In State v. Walker, 905 S.W.2d 554 (Tenn. 1995), the Court held that persons under criminal sentence who present themselves for incarceration but are turned away by the sheriff, may consider the sentence satisfied under certain circumstances. The Supreme Court held, at page 557, that “we are also persuaded that the rule announced today should be prospective only and should apply only to cases tried or retried after the date of this opinion and in cases on appeal in which the issue has already been raised.”

In State v. Enochs, 823 S.W.2d 539 (Tenn. 1991), the Court found that the thirteenth juror rule applied to all cases which were pending on direct review at the time the rule was reinstated and became effective. Lawyers who raised the issue prior to the release of Enochs, obtained a new trial for their clients after Enochs was rendered. See e.g., State v. Barone, 852 S.W.2d 216, 218 (Tenn. 1993).

Conversely, the Court may exclude pipeline application to cases which raise an issue only on collateral relief. See, Demonbreun v. Bell, 226 S.W.3d 321 (Tenn.2007) (“In State v. Burns, 6 S.W.3d 453 (Tenn.1999), we clarified the paradigm for determining lesser included offenses. However, Burns is not applied retroactively on collateral review and is relevant in post-conviction cases only where the issue is ineffective assistance of counsel and the direct appeal would have been in the appellate “pipeline” for review under Burns. See Wiley v. State, 183 S.W.3d 317, 327-30 (Tenn.2006).”).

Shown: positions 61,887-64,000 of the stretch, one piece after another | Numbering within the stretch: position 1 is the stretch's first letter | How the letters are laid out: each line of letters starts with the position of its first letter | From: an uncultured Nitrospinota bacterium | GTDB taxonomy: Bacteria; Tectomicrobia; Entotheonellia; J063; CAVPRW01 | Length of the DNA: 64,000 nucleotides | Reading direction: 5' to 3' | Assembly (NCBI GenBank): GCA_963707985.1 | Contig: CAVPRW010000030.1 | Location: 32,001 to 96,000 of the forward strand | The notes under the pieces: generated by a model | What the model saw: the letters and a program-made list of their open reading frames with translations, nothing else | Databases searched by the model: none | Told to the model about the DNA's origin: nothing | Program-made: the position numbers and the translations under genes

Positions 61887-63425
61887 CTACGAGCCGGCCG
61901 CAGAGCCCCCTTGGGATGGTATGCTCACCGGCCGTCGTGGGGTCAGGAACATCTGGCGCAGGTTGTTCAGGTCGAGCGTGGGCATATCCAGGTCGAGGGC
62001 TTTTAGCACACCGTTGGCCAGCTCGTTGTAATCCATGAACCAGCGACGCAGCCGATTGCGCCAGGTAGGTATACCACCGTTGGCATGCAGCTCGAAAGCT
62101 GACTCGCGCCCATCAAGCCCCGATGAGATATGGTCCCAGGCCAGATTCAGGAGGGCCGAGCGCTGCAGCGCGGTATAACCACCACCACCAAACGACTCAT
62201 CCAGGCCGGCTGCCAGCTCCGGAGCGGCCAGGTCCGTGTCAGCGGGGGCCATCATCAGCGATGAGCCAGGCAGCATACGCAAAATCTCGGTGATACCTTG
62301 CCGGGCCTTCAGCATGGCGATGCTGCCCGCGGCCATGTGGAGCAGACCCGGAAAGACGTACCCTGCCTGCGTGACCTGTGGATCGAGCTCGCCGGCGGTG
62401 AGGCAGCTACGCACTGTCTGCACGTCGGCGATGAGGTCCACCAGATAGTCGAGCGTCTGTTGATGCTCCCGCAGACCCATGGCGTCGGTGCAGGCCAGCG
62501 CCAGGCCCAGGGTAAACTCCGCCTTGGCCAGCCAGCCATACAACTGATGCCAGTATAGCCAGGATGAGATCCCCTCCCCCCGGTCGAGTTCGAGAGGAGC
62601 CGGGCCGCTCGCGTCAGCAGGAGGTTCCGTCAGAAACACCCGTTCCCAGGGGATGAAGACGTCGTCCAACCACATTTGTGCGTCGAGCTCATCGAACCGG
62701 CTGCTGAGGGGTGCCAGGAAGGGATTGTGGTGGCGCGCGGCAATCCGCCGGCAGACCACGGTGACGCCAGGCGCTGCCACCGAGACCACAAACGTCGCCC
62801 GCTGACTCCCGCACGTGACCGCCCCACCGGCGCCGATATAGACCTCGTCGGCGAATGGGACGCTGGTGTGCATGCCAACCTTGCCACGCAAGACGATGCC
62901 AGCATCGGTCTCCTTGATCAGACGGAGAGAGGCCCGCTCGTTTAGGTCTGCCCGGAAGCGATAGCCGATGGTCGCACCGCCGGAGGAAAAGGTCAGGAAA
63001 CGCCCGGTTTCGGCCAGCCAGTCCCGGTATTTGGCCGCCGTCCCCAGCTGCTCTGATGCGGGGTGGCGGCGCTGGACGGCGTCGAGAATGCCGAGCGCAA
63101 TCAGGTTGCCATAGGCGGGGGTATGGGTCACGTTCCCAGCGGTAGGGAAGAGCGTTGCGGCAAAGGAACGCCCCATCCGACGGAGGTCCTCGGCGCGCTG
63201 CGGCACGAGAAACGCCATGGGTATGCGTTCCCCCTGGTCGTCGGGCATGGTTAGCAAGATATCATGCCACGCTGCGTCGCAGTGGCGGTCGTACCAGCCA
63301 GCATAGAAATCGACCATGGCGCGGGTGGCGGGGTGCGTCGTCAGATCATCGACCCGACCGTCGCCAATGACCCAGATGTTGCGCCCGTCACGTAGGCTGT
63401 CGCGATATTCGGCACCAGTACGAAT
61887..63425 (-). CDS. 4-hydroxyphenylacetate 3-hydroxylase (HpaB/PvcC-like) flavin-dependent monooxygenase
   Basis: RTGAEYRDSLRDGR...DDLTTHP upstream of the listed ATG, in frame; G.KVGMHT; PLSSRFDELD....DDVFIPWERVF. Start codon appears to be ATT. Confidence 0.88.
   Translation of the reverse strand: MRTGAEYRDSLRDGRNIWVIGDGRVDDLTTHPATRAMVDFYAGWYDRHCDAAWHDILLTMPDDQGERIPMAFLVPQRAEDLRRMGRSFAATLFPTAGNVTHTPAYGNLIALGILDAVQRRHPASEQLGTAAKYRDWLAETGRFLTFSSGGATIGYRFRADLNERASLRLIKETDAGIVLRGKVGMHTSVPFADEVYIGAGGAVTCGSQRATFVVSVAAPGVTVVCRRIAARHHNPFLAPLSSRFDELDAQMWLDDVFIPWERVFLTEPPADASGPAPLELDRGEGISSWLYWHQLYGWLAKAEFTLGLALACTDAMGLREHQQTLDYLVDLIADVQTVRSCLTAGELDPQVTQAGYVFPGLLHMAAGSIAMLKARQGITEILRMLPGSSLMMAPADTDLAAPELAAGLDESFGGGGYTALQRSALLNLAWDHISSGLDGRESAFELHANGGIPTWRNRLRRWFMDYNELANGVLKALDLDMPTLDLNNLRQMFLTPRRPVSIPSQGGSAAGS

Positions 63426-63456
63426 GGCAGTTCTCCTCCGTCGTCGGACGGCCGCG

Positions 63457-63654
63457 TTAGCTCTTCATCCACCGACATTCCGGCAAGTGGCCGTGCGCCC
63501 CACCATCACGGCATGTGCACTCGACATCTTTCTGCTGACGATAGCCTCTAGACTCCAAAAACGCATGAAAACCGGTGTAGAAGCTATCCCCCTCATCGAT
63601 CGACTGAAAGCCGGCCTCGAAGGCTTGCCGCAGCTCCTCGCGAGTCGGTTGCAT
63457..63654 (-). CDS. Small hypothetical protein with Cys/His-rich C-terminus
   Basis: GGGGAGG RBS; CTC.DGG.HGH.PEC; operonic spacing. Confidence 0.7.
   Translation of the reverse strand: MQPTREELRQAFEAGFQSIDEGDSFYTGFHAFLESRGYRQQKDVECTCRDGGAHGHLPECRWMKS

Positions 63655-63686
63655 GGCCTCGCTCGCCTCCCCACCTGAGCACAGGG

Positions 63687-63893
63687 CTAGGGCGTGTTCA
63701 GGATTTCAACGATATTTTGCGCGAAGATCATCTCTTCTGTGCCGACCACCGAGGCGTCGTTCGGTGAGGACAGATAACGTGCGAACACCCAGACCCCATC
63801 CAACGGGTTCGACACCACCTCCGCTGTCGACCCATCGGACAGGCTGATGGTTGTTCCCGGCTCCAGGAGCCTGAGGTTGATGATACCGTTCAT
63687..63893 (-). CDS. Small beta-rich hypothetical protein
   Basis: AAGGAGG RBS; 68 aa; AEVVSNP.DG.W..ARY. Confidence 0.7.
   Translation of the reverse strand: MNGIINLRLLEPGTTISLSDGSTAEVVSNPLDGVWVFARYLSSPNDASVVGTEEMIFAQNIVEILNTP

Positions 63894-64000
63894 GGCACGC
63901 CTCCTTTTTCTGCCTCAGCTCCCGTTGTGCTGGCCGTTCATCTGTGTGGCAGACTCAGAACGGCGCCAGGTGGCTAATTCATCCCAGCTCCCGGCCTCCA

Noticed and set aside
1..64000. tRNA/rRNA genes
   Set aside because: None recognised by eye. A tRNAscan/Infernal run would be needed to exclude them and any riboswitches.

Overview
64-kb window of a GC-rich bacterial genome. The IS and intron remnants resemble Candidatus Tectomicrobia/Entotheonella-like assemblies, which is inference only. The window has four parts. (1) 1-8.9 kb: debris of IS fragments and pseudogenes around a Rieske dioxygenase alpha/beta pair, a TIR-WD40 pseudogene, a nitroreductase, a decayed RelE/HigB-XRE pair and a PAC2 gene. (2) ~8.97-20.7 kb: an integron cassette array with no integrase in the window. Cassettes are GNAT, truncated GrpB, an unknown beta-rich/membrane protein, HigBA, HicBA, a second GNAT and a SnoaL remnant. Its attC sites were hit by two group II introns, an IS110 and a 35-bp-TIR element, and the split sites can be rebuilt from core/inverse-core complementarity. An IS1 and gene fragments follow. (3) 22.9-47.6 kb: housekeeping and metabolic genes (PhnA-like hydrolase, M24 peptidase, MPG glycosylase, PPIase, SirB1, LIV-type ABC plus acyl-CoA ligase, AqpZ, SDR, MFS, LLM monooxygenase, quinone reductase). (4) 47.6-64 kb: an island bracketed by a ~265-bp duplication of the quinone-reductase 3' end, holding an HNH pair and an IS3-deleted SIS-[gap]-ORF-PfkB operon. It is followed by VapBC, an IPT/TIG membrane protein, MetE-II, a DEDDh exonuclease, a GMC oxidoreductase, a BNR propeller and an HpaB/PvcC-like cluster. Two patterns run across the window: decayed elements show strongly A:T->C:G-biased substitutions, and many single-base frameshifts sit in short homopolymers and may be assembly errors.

This “pipeline” doctrine is not limited only to criminal cases. In McIntyre v. Balentine, 833 S.W.2d 52 (Tenn. 1992), the Supreme Court adopted new rules regarding comparative fault. At page 58, the Court held that the opinion would apply to “all cases tried or retried after the date of this opinion and all cases on appeal in which the comparative fault issue has been raised at an appropriate stage in the litigation.” Identical language can be found in McClung v. Delta Square Partnership, 937 S.W.2d 891, 905 (Tenn. 1996) (landlord liability for crimes committed against innocent third parties by criminals on the premises); Broadwell v. Holmes, 871 S.W.2d 471, 477 (Tenn. 1994) (parental immunity); and Hataway v. McKinley, 830 S.W.2d 53, 60 (Tenn. 1992) (the “lex loci delicti” choice of law doctrine in a wrongful death action). See also, Cole v.Woods,548 S.W.2d 640 (Tenn. 1977)(“We limit the retrospective application of this decision to this case and to those others wherein the issue of imputed contributory negligence was raised in the trial court by appropriate pleadings and proof, now pending motions for new trial or in the pipeline of appellate review. In fairness to the trial judge and to the Court of Appeals, it should be stated that in this regard they were prompted by existing decisional law of the state and it would be unfair to charge them with error.”).